Shea butter is a natural emollient extracted from the seeds of the Karité tree, a perennial tree indigenous to the tropics of Africa. Shea butter is rich in vitamins and anti-oxidants and also boasts anti-inflammatory properties. Its moisturizing and conditioning properties makes it a favorite treatment for natural hair, which can often be unruly and unmanageable. Shea butter protects dry and damaged hair by sealing in moisture. It is also used to treat dandruff, psoriasis and other scalp problems. For best results, use unrefined Shea butter as a leave-in treatment once or twice a week.
Items you will need
- Unrefined Shea butter
- Natural oil, such as coconut oil or olive oil
- Wooden comb
Purchase raw (unrefined) Shea butter. Refined Shea butter is treated with chemicals to lighten its color and reduce the potency of its smell. However, many of the vitamins and minerals are lost in the refining process, making it less effective as a hair treatment.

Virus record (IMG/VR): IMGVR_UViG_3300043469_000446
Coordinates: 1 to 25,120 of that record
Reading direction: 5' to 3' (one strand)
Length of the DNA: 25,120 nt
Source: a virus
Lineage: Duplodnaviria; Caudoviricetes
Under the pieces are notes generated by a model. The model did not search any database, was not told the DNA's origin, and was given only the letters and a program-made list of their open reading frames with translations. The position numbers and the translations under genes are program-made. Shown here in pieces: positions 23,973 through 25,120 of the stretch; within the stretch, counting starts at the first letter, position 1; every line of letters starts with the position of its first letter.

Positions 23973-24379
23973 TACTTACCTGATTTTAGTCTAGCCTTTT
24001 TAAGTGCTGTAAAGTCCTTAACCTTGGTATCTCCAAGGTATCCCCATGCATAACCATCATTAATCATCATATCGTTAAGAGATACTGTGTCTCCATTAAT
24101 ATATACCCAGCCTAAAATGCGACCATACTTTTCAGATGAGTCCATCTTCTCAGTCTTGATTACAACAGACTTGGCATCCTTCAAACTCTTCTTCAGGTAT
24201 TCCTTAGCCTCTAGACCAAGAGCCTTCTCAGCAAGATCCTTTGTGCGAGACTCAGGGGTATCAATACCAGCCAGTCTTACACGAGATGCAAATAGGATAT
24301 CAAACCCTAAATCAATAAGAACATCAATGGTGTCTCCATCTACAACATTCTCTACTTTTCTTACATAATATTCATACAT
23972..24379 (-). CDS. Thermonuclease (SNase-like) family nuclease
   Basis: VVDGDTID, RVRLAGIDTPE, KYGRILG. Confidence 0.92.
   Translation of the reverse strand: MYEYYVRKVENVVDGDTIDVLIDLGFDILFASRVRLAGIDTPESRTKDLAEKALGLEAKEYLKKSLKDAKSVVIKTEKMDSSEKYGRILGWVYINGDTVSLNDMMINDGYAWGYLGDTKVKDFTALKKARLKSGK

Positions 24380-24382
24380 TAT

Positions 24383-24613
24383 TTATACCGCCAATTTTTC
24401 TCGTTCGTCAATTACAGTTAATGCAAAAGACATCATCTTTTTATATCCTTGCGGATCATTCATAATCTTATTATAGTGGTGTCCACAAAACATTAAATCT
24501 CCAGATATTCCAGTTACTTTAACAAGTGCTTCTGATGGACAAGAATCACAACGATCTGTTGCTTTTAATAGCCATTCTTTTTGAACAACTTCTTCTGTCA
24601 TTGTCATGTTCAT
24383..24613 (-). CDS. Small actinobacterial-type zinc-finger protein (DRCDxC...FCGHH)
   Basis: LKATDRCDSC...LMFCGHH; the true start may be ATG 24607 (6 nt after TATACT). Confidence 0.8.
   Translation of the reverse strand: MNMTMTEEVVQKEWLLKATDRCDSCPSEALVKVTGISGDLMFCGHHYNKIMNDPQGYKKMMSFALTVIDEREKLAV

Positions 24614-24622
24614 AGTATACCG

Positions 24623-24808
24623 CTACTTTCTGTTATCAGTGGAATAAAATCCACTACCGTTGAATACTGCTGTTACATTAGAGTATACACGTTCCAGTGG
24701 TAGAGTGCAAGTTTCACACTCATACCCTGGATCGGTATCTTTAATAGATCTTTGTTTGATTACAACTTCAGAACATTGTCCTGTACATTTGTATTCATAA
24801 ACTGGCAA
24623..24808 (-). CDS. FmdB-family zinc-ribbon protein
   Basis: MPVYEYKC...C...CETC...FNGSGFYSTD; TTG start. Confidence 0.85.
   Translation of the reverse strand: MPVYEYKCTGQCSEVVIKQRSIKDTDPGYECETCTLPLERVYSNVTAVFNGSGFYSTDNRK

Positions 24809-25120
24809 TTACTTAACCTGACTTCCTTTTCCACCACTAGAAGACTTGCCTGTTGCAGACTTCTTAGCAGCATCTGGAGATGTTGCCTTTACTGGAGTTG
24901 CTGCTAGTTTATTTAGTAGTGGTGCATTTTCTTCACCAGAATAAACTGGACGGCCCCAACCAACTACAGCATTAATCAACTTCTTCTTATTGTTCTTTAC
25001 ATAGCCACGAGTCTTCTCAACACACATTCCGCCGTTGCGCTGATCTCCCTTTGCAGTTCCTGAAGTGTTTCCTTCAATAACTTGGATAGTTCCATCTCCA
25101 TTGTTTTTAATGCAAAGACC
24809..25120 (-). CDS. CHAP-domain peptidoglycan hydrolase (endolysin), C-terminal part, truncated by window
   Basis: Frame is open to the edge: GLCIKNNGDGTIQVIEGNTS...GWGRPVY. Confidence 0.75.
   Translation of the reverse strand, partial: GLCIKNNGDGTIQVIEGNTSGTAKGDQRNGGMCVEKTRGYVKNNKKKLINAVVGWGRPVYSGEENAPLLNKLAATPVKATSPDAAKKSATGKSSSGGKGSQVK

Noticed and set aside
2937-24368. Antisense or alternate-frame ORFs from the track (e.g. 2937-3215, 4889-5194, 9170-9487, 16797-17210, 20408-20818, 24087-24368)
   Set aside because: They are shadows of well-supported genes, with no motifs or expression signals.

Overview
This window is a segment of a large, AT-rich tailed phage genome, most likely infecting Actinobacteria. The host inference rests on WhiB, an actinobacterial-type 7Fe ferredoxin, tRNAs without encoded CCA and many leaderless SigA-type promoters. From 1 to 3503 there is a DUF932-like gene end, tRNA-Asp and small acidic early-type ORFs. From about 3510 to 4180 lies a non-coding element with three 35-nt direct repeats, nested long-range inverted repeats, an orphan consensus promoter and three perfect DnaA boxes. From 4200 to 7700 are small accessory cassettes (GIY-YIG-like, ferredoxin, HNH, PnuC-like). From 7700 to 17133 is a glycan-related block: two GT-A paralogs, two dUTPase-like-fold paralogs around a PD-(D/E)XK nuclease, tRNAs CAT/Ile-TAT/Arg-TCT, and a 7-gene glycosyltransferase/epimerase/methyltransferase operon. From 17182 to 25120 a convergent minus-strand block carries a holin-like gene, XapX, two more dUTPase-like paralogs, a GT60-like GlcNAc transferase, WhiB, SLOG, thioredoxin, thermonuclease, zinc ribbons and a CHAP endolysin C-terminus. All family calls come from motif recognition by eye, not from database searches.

Mix a small amount of the natural oil into the Shea butter. Try olive oil, coconut oil, jojoba oil, or any other natural oil of your choice. Use one part oil to four parts Shea butter. Whip the mixture until the Shea butter has softened enough to use as a cream.
Shampoo and towel dry your hair. Your hair should be damp, but not wet, prior to applying the Shea butter mixture.
Apply 1 tbsp. of the Shea butter and oil mixture to your hair. Massage it gently into your scalp and comb the mixture through to the ends. Use 1/2 tbsp. if your hair is less than shoulder length.
Wrap your hair in a warm towel and let set for 20 to 30 minutes.
Comb your hair through. Do not rinse your hair. Dry and style as normal.
Apply Shea butter to your hair before swimming. A natural sealant, it will protect your hair against chlorine damage.
Shea butter has a shelf life of one year.
- "Beautiful Black Hair: Real Solutions to Real Problems"; Shamboosie; 2002.
- "Fast Beauty: 1,000 Quick Fixes"; Rona Berg, 2005.
- Maryurys Connolly/Demand Media